Sit tight, though, because there are a lot of other numbers that factor into this slowdown. Let’s go back to 1947, when San Francisco’s population was around 775,000.
Muni had just bought the larger Market Street Railway and all its vehicles, more than doubling its fleet and routes. Voters that year passed a series of bond measures to improve transit and traffic, including conversions of streetcars to buses. The city was more densely concentrated than now, making a downtown-focused grid more efficient.
According to the 1949 report, Muni had a combined 896 vehicles operating during peak hours. In 2018, with the San Francisco population up to 885,000, Muni reported having 850 vehicles for the same hours. Muni has since replaced older, smaller PCC streetcars with larger light rail vehicles and double-sized buses, but it still has to deal with a 14 percent growth in population just within the city limits since then.
In October 1948, Muni had 18,364,504 total riders. In May 2018, it was 22.5 million.
“When you get to World War II, when Muni brought the last private carrier, you had probably the best service ever,” said Angelo Figone, who was in charge of Muni scheduling in the 1970s, 80s and 90s.
Figone notes that in 1979, Muni began shifting to a grid structure that focused less on downtown and more on crosstown service with Muni Metro. And indeed, when you add up the K, L, and M, lines, a the 10-minute average wait for one of them to the Outer Sunset can be much shorter.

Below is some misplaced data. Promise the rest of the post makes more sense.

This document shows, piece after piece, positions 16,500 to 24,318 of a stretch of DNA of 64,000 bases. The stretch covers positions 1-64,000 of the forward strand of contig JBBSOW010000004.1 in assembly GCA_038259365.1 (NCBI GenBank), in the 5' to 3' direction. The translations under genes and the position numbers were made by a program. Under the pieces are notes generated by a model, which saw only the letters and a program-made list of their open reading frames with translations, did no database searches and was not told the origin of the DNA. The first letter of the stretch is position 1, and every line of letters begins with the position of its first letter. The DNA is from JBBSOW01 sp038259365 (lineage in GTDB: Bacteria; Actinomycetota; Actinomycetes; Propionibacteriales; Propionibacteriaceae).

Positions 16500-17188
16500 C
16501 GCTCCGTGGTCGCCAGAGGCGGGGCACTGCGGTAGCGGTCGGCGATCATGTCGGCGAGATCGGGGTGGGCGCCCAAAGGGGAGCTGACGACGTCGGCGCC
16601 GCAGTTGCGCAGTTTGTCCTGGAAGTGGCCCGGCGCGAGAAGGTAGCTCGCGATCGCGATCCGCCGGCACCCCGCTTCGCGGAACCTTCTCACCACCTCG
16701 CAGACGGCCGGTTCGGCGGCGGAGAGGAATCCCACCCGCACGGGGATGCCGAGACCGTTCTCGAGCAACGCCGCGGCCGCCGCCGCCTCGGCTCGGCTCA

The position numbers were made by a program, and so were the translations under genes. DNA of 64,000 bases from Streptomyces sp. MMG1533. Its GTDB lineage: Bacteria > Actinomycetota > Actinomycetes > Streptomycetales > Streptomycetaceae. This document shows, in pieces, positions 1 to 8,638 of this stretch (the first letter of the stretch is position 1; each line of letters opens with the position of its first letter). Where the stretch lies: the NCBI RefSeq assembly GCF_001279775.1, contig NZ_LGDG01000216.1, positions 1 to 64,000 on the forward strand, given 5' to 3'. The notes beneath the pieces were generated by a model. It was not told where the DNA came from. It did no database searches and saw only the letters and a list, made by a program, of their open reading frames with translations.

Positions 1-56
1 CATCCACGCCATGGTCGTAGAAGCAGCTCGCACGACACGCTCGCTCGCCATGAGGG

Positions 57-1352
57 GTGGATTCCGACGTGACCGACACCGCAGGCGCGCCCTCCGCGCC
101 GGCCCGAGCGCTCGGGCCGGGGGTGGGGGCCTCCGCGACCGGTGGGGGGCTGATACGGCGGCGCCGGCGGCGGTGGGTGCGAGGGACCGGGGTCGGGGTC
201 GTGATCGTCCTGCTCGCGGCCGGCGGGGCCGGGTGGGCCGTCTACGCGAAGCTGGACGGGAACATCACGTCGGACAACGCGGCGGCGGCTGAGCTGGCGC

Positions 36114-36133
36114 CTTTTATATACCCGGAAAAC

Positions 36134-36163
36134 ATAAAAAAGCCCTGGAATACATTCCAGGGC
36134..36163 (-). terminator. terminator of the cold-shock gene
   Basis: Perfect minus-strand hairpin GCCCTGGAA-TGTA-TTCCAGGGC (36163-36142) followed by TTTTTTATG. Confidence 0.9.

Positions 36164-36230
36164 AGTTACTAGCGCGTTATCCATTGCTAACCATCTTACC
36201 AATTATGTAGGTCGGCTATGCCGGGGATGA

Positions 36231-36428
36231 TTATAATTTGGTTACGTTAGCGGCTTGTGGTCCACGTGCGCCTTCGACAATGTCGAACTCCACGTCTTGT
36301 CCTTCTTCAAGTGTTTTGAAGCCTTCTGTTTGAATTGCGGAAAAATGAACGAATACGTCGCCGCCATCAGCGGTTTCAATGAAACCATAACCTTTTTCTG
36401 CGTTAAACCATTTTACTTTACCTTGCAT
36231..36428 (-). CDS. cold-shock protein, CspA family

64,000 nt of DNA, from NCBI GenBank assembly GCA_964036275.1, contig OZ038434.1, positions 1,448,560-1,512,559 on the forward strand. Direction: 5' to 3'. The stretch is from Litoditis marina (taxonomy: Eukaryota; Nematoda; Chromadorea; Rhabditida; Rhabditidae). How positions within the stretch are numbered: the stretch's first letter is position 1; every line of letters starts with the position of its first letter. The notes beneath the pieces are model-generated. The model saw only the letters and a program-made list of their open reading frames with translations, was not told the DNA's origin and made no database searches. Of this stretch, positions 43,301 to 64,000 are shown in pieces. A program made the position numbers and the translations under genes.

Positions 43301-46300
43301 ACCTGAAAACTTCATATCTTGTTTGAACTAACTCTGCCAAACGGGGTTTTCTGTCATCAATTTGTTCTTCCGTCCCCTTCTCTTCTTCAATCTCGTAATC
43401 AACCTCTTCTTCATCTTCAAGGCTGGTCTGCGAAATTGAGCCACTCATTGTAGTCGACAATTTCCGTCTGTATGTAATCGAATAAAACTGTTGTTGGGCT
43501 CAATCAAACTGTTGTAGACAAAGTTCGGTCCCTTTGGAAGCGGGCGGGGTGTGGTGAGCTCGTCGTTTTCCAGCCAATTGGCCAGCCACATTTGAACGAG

“When the N Judah two-car LRV train comes out of the Sunset in the afternoon and stops on Carl and Cole, that train probably has close to 300 people on it,” Figone said. “The majority are walking toward Haight Street. They’re going home. Years ago they would have been riding all those Haight Street buses.
“The good news is when the Muni Metro is operating reliably, you can ride from Montgomery all the way to Carl and Cole and make your seven- or eight-minute walk to Page, and you’ll be home at the same time it took on old Haight Street buses. That’s the trade-off. It’s not gonna be any more pleasurable and you’re gonna walk seven minutes where you might have walked three minutes. But the travel time would be less.”
But other routes suffered as a result of the change. And that, combined with budget shortfalls and an aging fleet, contributed to increasingly longer wait times from the 1980s onward. The 14 Mission and 19 Polk lines, for example, had four-minute and eight-minute a.m. peak headways in 1981. Today, they’re both at 15 minutes. Figone called the deterioration from lack of funding during this time “a tremendous drain on the system.”